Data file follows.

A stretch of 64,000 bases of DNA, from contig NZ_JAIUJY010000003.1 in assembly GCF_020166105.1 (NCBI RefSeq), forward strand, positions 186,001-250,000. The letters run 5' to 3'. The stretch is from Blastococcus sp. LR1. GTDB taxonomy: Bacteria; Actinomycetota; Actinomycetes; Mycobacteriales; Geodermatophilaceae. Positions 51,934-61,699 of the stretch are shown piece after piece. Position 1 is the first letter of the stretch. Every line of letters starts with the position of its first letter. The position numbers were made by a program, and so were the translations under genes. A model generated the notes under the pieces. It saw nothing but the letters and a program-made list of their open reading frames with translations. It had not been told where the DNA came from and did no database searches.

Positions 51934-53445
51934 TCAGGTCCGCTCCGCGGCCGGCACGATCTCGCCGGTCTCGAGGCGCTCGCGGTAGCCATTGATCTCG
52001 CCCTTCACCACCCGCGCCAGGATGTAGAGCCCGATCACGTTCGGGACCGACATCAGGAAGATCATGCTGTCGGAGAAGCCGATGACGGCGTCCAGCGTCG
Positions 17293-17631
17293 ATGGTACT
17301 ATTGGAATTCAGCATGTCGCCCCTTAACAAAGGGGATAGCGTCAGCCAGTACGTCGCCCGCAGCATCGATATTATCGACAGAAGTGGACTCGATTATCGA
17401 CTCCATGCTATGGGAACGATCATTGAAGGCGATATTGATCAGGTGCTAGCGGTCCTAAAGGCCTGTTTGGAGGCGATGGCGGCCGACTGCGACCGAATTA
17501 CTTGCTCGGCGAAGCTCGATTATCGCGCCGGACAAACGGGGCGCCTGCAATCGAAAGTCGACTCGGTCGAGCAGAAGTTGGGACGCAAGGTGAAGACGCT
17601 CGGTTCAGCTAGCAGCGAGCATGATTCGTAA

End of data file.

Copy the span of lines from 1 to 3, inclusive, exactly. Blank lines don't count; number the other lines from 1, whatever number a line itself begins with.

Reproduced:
A stretch of 64,000 bases of DNA, from contig NZ_JAIUJY010000003.1 in assembly GCF_020166105.1 (NCBI RefSeq), forward strand, positions 186,001-250,000. The letters run 5' to 3'. The stretch is from Blastococcus sp. LR1. GTDB taxonomy: Bacteria; Actinomycetota; Actinomycetes; Mycobacteriales; Geodermatophilaceae. Positions 51,934-61,699 of the stretch are shown piece after piece. Position 1 is the first letter of the stretch. Every line of letters starts with the position of its first letter. The position numbers were made by a program, and so were the translations under genes. A model generated the notes under the pieces. It saw nothing but the letters and a program-made list of their open reading frames with translations. It had not been told where the DNA came from and did no database searches.

Positions 51934-53445
51934 TCAGGTCCGCTCCGCGGCCGGCACGATCTCGCCGGTCTCGAGGCGCTCGCGGTAGCCATTGATCTCG